Monday, July 26, 2010

Mondays With Mike: Author interview with John Desjarlais

TODAY I AM STARTING a series of interviews and guest blogs for what I call “Mondays With Mike.” Each week I’m going to try to have a guest author, most will be mystery authors, but some will write in other genres. I am pleased that my first interview is with my good friend John Desjarlais. John is a former producer with Wisconsin Public Radio, and now teaches journalism and English at Kishwaukee College in northern Illinois. His first novel, The Throne of Tara (Crossway 1990), was a Christianity Today Readers Choice Award nominee, and his second historical novel, Relics (Thomas Nelson 1993, 2009) was a Doubleday Book Club Selection. Bleeder (Sophia Institute Press 2009) is his first mystery and it will be followed soon by another mystery,Viper.

Mike: I'm interested in the main character in BLEEDER, Reed Stubblefield. He is a college professor and so are you. How much of John is in Reed? Or is Reed based on a real person or a composite of several people?

John: Reed is me but smarter, more witty, and much better looking. He's intellectually curious, open minded, and a big fan of Aristotle, like me. While married (he's a widower) he was deeply in love with his wife, Peggy, and totally committed to her, especially when she took ill with leukemia - and I adore my wife of 31 years. Still, in many ways, he is not like me at all. He's a lapsed Presbyterian, full of doubts, and I'm a devout Catholic (a 'convert' from Presbyterianism, somewhat recently - in fact, during the drafting of BLEEDER). He can be a bit of a whiner, but considering how badly wounded he is in body, soul and spirit, we can cut him a break. My son says that when he read the book, he heard my voice whenever Reed spoke. I'd always heard that it was not recommended that a mystery writer base a first-person narrator on oneself, and I see the wisdom of that, but speaking as Reed came rather naturally.

M: BLEEDER involved the death of a priest, Fr. Ray Boudreau, on Good Friday in front of his parishioners. The priest was widely believed to be a stigmatic and miracle worker. So, two parts here: how 'Catholic' or religious is the book? And second, how big a role did your own faith play in writing the book?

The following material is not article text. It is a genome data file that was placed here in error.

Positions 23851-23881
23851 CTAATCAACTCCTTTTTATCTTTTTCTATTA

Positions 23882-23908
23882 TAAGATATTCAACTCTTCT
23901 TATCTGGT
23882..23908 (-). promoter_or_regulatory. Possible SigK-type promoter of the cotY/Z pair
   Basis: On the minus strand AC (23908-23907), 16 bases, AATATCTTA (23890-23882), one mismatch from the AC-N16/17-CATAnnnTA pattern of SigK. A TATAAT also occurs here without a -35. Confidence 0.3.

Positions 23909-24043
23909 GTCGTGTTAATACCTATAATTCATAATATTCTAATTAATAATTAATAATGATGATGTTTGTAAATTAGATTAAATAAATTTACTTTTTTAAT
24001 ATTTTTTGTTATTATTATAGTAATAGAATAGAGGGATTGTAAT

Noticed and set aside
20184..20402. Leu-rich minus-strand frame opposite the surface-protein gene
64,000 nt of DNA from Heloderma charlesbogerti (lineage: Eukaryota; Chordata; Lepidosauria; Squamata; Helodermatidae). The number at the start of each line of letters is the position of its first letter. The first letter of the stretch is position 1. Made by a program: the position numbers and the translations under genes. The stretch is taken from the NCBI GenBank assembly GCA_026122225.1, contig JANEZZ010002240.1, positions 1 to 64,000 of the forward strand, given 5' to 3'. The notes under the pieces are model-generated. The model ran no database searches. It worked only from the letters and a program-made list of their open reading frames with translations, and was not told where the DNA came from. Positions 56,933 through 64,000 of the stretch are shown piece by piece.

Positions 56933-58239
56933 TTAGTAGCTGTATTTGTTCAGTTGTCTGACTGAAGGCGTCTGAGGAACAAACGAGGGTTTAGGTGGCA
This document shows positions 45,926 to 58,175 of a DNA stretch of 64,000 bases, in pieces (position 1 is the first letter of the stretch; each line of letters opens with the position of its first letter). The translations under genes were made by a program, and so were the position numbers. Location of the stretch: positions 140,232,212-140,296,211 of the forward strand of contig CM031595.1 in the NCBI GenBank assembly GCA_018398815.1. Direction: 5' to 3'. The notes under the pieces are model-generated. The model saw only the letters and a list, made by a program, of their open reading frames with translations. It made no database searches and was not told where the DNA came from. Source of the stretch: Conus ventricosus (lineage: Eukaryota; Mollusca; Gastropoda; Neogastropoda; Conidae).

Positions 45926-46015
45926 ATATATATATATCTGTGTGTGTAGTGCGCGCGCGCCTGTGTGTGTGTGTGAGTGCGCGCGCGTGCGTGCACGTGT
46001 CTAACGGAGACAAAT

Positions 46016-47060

J: My secular reviewers are pleased to note that BLEEDER is 'an intellectual delight where faith is neither demanded nor held up to ridicule' (Mystery Scene). TheGenReview said "Desjarlais is able to have his characters address deeply human issues in a manner that is in no sense heavy-handed or preachy. [BLEEDER is] a story that transcends any particular set of beliefs, and is a good mystery besides." I wanted that 'crossover' appeal and it looks like I succeeded. I had a secular publisher in mind all the way (it ended up with a small Catholic house). Readers do not need to be Catholic or religious in any way to appreciate the story. Millions read mysteries by Ralph McInerny or Andrew Greeley, which have a Catholic coloring, and aren't put off. It adds depth and another level of 'mystery,' I think. My Catholic reviewers appreciate the understanding and respect of Catholic traditions and practices. As the reviewer for Saint Anthony Messenger said, "It's not often that you come across a book that captures your full attention on an emotional level, and challenges you intellectually and spiritually, too. BLEEDER was such a book for me." I had to look up a lot of this since I was a devout, practicing Presbyterian when I started the book. I didn't know, for example, that there is no Mass on Good Friday and the first draft had Fr. Ray celebrating Mass that day. That got fixed. Now I'm Catholic. Reader beware! Ha! Seriously, unlike some 'Christian fiction,' I have no intent to proselytize, and the hero doesn't get converted in the end. As for your second question, I feel my own faith was deepened and broadened by the experience and helped me to explore the problem of undeserved suffering. One reviewer called the novel a book-length contemplation of the problem of suffering. Like I said, writing the book was part of my journey into full communion with the Catholic Church (which has a wonderfully nuanced understanding of the mystery of human suffering). This is actually a hard question to answer since, for a believing and practicing Christian, everything is filtered through that sensibility.

M: Let me get a little background from you. I know you were with Wisconsin Public Radio and a screenwriter, and you've written two other novels, Relics and The Throne of Tara. First, tell us how you got your start writing, and second, tell us a little about your first two books and if they are still available.